Ovi -
we cover every issue
newsletterNewsletter
subscribeSubscribe
contactContact
searchSearch
Resource for Foreigners in Finland  
Ovi Bookshop - Free Ebook
Ovi Greece
Ovi Language
Michael R. Czinkota: As I See It...
The Breast Cancer Site
Tony Zuvela - Cartoons, Illustrations
Stop human trafficking
 
BBC News :   - 
iBite :   - 
GermanGreekEnglishSpanishFinnishFrenchItalianPortugueseSwedish
First cloning First cloning
by The Ovi Team
2017-07-05 09:41:19
Print - Comment - Send to a Friend - More from this Author
DeliciousRedditFacebookDigg! StumbleUpon

July 5th 1996, Dolly the sheep--the first mammal to have been successfully cloned from an adult cell--is born at the Roslin Institute in Scotland. Originally code-named "6LL3," the cloned lamb was named after the buxom singer and actress Dolly Parton. The name was reportedly suggested by one of the stockmen who assisted with her birth, after he learned that the animal was cloned from a mammary cell. The cells had been taken from the udder of a six-year-old ewe and cultured in a lab using microscopic needles, in a method first used in human fertility treatments in the1970s. After producing a number of normal eggs, scientists implanted them into surrogate ewes; 148 days later one of them gave birth to Dolly.

Dolly's birth was announced publicly in February 1997 to a storm of controversy. On one hand, supporters argued that cloning technology can lead to crucial advances in medicine, citing the production of genetically modified animals to be organ donors for humans as well as "therapeutic" cloning, or the process of cloning embryos in order to collect stem cells for use in the development of treatments for degenerative nerve diseases such as Alzheimer's and Parkinson's. Some scientists also looked at animal cloning as a possible way to preserve endangered species. On the other hand, detractors saw the new cloning technology as potentially unsafe and unethical, especially when it was applied to what many saw as the logical next step: human cloning. Over the course of her short life, Dolly was mated to a male sheep named David and eventually gave birth to four lambs. In January 2002 she was found to have arthritis in her hind legs, a diagnosis that raised questions about genetic abnormalities that may have been caused in the cloning process. After suffering from a progressive lung disease, Dolly was put down on February 14, 2003, at the age of six. Her early death raised more questions about the safety of cloning, both animal and human. Though Ian Wilmut, the lead scientist on the team that produced Dolly, has spoken out publicly against human cloning, its supporters are unlikely to be dissuaded. As for Dolly, the historic sheep was stuffed and is now on display at the National Museum of Scotland in Edinburgh.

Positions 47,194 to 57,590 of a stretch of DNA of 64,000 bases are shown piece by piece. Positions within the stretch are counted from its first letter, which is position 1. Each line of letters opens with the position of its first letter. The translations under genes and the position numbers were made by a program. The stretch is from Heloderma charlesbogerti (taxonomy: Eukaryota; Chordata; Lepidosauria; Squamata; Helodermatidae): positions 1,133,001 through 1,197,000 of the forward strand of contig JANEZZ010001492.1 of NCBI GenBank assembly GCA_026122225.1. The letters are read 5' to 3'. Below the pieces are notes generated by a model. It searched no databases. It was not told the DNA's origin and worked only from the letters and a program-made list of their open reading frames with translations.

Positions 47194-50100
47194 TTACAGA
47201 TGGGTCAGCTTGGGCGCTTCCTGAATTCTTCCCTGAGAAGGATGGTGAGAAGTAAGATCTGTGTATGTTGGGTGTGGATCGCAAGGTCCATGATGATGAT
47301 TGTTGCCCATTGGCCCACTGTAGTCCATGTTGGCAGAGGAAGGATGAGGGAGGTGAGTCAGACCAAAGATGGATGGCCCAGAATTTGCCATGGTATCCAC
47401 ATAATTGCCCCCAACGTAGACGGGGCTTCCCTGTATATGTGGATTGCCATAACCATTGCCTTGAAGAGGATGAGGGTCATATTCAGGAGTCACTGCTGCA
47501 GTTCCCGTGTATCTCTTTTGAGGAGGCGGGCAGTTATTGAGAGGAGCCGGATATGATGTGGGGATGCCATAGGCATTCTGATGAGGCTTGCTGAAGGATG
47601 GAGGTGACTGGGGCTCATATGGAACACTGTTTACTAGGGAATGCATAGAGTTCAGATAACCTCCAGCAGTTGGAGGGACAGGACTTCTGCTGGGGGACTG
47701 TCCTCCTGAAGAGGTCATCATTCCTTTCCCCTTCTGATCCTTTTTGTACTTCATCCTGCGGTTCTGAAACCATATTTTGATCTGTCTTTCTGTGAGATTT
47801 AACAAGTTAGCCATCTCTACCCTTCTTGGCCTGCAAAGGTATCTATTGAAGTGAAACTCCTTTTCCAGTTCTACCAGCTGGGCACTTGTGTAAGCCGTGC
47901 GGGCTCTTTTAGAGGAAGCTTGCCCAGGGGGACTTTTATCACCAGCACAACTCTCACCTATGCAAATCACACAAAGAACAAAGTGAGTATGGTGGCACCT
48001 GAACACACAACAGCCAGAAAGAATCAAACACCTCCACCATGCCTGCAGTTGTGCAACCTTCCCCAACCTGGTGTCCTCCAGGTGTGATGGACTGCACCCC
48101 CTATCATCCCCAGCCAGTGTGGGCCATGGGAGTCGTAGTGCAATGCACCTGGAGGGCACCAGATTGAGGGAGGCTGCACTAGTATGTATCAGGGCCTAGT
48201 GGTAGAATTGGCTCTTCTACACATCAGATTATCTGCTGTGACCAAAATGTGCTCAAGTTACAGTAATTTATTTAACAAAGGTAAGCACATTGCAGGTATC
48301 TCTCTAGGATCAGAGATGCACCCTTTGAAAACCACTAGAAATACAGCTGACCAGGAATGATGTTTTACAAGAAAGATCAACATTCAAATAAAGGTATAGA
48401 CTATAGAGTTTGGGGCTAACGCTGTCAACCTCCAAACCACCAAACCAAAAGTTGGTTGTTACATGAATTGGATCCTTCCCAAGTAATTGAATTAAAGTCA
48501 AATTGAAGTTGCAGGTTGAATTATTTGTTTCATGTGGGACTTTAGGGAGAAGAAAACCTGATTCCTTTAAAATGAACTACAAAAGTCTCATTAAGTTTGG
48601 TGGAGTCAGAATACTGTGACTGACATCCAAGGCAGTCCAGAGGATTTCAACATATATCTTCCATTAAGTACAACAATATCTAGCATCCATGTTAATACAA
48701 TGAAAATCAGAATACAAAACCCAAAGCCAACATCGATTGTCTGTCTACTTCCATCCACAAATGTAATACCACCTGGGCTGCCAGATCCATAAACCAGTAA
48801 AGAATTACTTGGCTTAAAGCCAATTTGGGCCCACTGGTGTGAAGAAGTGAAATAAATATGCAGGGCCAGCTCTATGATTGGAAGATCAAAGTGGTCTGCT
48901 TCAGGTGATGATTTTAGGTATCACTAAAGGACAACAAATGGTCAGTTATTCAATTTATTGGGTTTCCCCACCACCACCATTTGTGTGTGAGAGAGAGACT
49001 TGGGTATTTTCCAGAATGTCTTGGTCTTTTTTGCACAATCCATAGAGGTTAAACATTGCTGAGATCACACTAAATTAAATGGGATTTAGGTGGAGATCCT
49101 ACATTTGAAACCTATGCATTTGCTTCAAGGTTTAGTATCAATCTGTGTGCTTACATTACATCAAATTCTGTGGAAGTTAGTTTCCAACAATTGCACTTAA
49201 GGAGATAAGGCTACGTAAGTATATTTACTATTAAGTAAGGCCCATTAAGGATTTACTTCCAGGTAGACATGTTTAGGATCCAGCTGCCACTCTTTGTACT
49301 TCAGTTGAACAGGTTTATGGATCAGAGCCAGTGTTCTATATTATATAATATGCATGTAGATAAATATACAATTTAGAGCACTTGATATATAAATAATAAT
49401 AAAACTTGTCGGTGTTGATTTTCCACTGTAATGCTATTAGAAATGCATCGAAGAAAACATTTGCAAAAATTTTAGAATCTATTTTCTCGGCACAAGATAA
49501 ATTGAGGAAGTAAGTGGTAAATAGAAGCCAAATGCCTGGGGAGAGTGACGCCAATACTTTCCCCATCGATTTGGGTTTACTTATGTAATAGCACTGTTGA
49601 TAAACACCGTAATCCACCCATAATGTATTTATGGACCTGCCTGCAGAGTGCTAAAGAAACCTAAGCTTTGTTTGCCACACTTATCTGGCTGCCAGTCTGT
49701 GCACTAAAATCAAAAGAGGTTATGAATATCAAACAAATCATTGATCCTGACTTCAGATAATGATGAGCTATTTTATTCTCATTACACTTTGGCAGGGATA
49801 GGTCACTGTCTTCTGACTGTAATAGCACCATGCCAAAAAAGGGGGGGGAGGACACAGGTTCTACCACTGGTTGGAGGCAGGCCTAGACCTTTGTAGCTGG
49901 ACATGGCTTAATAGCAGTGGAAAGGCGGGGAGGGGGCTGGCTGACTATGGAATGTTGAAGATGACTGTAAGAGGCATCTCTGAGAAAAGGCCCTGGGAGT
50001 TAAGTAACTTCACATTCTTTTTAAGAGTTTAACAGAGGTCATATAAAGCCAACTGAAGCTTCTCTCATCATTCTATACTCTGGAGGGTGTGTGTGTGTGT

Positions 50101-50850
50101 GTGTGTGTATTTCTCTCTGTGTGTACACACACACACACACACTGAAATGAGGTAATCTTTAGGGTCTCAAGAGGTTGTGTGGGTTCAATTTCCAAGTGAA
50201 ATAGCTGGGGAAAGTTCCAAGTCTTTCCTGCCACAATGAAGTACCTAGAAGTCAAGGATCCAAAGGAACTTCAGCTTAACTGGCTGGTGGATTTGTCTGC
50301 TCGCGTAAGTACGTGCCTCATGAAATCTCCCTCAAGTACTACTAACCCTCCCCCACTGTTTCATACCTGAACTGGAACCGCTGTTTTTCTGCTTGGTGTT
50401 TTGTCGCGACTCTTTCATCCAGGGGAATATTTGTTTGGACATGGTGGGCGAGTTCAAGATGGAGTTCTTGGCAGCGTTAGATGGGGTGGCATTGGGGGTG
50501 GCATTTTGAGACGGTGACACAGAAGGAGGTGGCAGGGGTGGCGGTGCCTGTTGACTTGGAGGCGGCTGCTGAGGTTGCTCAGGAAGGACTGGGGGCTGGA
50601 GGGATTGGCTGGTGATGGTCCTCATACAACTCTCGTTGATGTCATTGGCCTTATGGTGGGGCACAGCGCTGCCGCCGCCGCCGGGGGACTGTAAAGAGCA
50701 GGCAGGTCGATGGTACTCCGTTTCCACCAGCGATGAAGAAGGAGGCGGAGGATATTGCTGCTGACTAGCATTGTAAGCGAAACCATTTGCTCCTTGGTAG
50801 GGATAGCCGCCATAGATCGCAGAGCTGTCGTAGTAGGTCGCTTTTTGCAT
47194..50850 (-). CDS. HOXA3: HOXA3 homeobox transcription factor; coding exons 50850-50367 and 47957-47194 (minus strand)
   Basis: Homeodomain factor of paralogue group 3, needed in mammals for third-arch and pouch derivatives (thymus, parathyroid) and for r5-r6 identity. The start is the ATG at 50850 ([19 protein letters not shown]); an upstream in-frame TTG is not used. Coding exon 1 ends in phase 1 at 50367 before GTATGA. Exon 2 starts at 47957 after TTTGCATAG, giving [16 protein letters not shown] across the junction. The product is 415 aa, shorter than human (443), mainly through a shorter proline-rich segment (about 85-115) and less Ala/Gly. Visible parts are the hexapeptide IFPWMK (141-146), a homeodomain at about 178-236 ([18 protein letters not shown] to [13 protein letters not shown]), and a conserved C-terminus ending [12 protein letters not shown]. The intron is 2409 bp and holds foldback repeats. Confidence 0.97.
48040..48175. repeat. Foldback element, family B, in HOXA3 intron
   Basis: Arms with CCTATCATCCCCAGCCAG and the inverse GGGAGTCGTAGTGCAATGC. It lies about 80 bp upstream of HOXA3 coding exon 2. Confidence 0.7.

Print - Comment - Send to a Friend - More from this Author

Comments(1)
Get it off your chest
Name:
Comment:
 (comments policy)

Emanuel Paparella2016-07-05 12:50:44
Scientific progress, no doubt, but the ethical issues remain; issues that science is not well equipped to deal with. The manipulation of genes which has taken millions of years to evolve may be a new example of the hubris of man. One can well imagine what the Nazi doctors would have done with the cloning technology... and they would have called it progress.


© Copyright CHAMELEON PROJECT Tmi 2005-2008  -  Sitemap  -  Add to favourites  -  Link to Ovi
Privacy Policy  -  Contact  -  RSS Feeds  -  Search  -  Submissions  -  Subscribe  -  About Ovi